March 5, 2013

What is the Future for Transportation in Pinellas County?

Mary Campbell,
Extension Director

One of the top issues for residents in Pinellas County is traffic. It clogs our roadways and we have an endless amount of road construction and delays. On February 26, 2013 Pinellas County Commissioners approved putting a question on the Nov. 4, 2014, ballot that will ask residents whether they will pay a higher sales tax to support a major overhaul of the transportation system.

In many large, urban communities, mass transportation options are an important component for the quality of life in that community. Development in Florida favored automobiles and only in the past few decades has it become increasingly apparent that new options will need to be part of future planning in our communities. As the population in Florida continues to grow, providing easier, faster and more economical ways to travel not only supports a thriving community but reduces the impacts on the environment. Exhaust emissions from vehicles is a major contributor to poor air quality. Fossil fuel combustion in motor vehicles has been identified as the largest contributor to air pollution in the world.

Mass transit refers to municipal or regional public shared transportation, such as buses, streetcars, and ferries, open to everyone and it does not require reservations. Mass transit can be divided into fixed route systems (often involving rails), such as streetcars and subway trains, and non-fixed route transit (along streets or water), such as buses and ferries.

Bus Rapid Transit (BRT) has become a popular method of mass transit. It is a flexible, high performance transit system that combines speed, reliability and amenities of rail-based rapid transit systems with the flexibility of buses. An increasing number of BRT systems are being implemented across the U.S. and the world. Many communities utilize a combination of BRT and light rail transit (LRT). Light rail transit (LRT) is an electric rail-borne form of transport which can be developed in stages from a tramway to a rapid transit system operated partially on its own right-of-way.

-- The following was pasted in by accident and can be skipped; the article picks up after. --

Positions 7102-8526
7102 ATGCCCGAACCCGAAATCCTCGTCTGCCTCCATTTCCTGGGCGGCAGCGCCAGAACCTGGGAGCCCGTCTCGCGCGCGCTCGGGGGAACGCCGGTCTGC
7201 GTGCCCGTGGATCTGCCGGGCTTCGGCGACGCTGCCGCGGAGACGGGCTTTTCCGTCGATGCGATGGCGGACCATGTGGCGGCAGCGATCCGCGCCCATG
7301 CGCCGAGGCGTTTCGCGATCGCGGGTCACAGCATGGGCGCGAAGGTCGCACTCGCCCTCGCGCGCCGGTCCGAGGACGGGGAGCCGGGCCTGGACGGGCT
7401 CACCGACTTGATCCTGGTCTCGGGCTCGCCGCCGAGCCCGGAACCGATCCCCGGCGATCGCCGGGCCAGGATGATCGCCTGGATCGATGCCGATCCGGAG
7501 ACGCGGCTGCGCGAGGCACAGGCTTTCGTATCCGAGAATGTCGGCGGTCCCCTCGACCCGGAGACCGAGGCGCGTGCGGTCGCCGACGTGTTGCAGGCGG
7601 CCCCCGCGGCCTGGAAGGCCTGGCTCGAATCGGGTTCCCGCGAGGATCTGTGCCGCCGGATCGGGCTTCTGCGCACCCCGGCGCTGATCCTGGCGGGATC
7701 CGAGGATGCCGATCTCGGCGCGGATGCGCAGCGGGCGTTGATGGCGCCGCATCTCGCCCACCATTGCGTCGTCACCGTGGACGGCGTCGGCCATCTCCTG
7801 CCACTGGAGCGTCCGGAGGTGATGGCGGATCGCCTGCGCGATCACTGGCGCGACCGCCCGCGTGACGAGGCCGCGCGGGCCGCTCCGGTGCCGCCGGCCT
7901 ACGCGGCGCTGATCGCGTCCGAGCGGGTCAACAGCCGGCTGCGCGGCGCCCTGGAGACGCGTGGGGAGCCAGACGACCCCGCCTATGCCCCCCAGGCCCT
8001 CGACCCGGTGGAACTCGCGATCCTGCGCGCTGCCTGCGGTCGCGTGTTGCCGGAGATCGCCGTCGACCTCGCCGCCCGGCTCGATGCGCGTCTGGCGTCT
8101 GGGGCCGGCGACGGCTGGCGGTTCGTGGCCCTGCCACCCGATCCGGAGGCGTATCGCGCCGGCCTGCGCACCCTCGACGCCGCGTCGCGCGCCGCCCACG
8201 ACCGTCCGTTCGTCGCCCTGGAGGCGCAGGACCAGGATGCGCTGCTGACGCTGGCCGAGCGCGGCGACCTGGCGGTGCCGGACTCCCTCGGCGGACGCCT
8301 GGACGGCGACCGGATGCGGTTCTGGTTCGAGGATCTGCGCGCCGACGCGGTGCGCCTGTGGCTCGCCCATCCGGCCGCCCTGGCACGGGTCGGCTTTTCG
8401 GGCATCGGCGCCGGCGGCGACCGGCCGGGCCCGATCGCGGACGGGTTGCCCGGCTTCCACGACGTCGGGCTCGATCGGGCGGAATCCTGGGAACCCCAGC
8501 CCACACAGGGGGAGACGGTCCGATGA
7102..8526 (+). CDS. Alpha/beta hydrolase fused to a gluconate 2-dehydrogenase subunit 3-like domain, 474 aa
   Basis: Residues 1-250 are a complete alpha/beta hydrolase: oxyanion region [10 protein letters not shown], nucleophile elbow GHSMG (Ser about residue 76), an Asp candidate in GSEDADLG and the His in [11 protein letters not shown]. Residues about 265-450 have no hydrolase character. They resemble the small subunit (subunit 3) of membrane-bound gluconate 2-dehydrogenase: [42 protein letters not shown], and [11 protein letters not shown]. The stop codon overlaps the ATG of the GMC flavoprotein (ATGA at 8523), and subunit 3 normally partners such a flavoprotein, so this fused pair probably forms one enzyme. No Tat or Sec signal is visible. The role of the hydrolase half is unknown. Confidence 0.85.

The Tampa Bay Regional Transportation Authority (TBARTA ) developed a Regional Transportation Master Plan for Citrus, Hernando, Hillsborough, Manatee, Pasco, Pinellas, and Sarasota Counties. The plan outlines a long-term vision for the region and was created in cooperation with the Florida Department of Transportation, the region's Metropolitan Planning Organizations, transit agencies and the public.

On the TBARTA website you can view specific routes and the plan proposed. TBARTA provides some interesting data such as: In a breakdown of all household expenditures for the Tampa-St. Petersburg-Clearwater area, it was shown that more money is spent on transportation than any other category including shelter, food or health care. Surface Transportation Policy Partnership, 2007.

Public transportation use saves 1.4 billion gallons of gasoline every year, and can reduce household expenses by $6,200 - more than the average household pays for food in a year.
American Public Transit Association, January 2007


Pinellas Transportation Plan

Pinellas County Alternatives Analysis

Metropolitan Planning Organization (MPO)

Bus Rapid Transit

Light Rail

City of Vancouver, Canada

Transit Oriented Development

American Planning Association and Transit Oriented Development

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